Cell Signaling

Quantitative Systems Analyses of Mammalian Signaling

In recent years, high-throughput discovery of macromolecular protein structures and complexes has played a major role in advancing a more systems-oriented view of protein interaction and signaling networks. In the signaling sub-team, we employ structural information or structure-based protein design to successfully implement synthetic signaling circuits or for rewiring signaling flow.  Combining structural biology with engineered cell signaling modules--using additional information from quantitative biochemistry and proteomics, gene evolution, and mathematical modeling--can provide insight into signaling modules and the general design principles of cell signaling. This will improve our understanding of cell- and tissue-type-specific signal transduction. Integrating the quantitative effects of disease mutations into these systems may provide a basis for elucidating the molecular mechanisms of diseases.

The role of protein competition in signaling networks

The mechanisms of context-specific differences in signal transduction among cell types are not fully understood. One model posits that differences in protein concentrations could change signaling outputs because of competition for common binding partners at critical network branch points. We analyzed competing protein interactions in the ErbB signaling and in the rhodopsin network (collaboration with Marius Ueffing, Tuebingen) (1). We created a high-confidence protein interaction networks and identified domains and motifs mediating interactions and their affinities. Using three-dimensional protein structures and modelling (2), the network was dissected into compatible (AND) and mutually exclusive (XOR) protein interactions. Using quantitative information about protein abundances, our model uncovered a high degree of competition at XOR nodes. We are in the process of characterizing different network motifs experimentally. So far our results indicate that variation in the abundance of proteins that compete for binding to XOR network motifs could contribute to cell type-specific signaling plasticity. This project is related to the EU projects PRIMES and PROSPECTS.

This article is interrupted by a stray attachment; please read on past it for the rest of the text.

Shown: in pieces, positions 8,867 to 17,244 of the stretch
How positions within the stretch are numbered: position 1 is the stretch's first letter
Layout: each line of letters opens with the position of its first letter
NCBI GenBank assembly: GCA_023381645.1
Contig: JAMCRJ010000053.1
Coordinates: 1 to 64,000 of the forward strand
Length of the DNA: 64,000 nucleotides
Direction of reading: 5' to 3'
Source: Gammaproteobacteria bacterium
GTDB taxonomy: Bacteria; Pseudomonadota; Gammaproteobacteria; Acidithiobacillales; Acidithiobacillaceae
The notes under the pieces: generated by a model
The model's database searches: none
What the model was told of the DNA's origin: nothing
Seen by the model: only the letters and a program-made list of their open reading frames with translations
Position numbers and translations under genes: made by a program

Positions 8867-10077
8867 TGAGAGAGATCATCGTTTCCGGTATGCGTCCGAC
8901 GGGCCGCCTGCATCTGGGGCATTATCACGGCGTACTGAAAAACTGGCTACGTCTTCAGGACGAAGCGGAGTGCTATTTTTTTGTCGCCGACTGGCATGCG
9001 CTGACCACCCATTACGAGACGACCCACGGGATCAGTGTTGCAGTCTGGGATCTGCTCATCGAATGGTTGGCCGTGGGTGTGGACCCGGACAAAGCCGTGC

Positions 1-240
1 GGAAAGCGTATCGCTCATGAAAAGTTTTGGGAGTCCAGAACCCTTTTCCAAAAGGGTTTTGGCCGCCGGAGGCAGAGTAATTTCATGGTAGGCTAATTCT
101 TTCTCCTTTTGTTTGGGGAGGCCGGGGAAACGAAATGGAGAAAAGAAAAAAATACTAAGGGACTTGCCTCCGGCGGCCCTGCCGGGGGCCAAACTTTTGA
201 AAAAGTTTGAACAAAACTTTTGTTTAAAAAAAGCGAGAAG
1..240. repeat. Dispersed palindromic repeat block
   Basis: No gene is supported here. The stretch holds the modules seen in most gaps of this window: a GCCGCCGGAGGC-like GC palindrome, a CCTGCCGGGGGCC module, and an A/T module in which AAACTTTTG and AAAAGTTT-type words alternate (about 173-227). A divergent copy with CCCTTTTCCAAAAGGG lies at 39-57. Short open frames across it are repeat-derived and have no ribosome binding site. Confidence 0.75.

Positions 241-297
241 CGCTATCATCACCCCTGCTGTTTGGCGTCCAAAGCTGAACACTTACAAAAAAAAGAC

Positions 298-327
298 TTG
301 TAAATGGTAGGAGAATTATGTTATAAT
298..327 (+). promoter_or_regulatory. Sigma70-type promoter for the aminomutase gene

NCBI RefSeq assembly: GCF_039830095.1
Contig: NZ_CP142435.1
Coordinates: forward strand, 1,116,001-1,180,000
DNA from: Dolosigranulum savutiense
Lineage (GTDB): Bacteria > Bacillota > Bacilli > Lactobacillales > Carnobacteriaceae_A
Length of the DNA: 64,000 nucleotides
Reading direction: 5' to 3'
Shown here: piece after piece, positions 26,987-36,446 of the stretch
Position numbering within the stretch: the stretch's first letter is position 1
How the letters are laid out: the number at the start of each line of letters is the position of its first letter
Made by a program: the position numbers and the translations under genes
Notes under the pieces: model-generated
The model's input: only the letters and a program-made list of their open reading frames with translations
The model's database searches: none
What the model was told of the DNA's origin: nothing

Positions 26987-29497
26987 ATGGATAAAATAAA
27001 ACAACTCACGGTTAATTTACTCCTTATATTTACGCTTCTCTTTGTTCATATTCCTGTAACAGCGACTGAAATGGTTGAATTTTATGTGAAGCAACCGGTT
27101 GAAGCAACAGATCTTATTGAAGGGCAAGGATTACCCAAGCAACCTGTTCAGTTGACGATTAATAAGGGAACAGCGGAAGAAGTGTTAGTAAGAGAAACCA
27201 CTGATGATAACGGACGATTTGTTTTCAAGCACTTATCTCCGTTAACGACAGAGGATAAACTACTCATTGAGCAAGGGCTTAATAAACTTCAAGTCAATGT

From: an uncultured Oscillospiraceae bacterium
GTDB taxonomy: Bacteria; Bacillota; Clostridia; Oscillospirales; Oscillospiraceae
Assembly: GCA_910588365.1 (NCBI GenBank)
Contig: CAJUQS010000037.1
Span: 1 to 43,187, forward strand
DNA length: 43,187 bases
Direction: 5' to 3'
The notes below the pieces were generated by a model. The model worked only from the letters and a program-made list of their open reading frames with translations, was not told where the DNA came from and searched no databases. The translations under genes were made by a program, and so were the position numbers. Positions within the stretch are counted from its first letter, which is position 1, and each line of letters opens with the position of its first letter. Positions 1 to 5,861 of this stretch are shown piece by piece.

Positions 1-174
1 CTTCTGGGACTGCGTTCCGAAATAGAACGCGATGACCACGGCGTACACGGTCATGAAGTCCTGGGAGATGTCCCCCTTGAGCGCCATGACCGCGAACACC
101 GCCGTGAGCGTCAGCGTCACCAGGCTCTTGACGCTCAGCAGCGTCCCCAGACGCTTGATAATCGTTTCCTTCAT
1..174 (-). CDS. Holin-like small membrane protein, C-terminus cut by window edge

The role of kinetic constants (association and dissociation constants) for signal transmission

Recently, we have designed mutations in the Ras-CRAF interface with compensating changes in association and dissociation rates, but otherwise similar affinity (3). In RK13 cells, these mutants affected downstream signaling, with changes in Ras-c-Raf association rates having a greater effect on MAPK signaling than did similar changes in dissociation rates. In marked contrast, the mutants had little or no effect on signaling in human embryonic kidney (HEK) 293 cells. These two cell lines also showed distinct patterns of EGF-dependent ERK phosphorylation and signaling: ERK activation and signaling were transient in HEK293 cells and sustained in RK13 cells, with the difference resulting from the lack of negative feedback from ERK to Sos (Son of Sevenless) in the latter. Computer simulation revealed that, in the presence of negative feedback, changes in the rate of Ras-c-Raf binding have little effect on ERK activation. Thus, EGF-MAPK activation kinetics and feedback regulation is cell type specific and depends on the network topology.

We have employed a similar concept to the Hog1 signaling in yeast (in collaboration with Francesc Posas, Barcelona and Edda Klipp/ Berlin) . We investigated the role of kinetic rate constants of a key upstream complex in the Hog1 pathway, namely of the response regulator domain (RR) of Sln1 and the histidine-containing phosphorelay protein Ypd1. Using X-ray structural information and the protein design algorithm FoldX, we engineered amino acid mutations with only moderate perturbations in complex affinity by increasing kon through electrostatic steering and increasing koff through mutation of hot-spot interface residues. While computer modelling suggest that faster association and dissociation should improve signal transmission, preliminary experiments suggest that the opposide is true: at high osmotic stress, when also the intracellular ionic strength in yeast cells increases to ~ 0.6M, the kinetically optimized mutations show a phenotype, as the internal ionic strength weakens the mutant complexes by screening electrostatic interactions and decreasing kon. In contrast, the wild type complex is unaffected by the increase in ionic strength. Indeed, our results suggest a functionally important hydrophobic interface conservation of the Sln1-Ypd1 complex. This project is related to the EU project UNICELLSYS.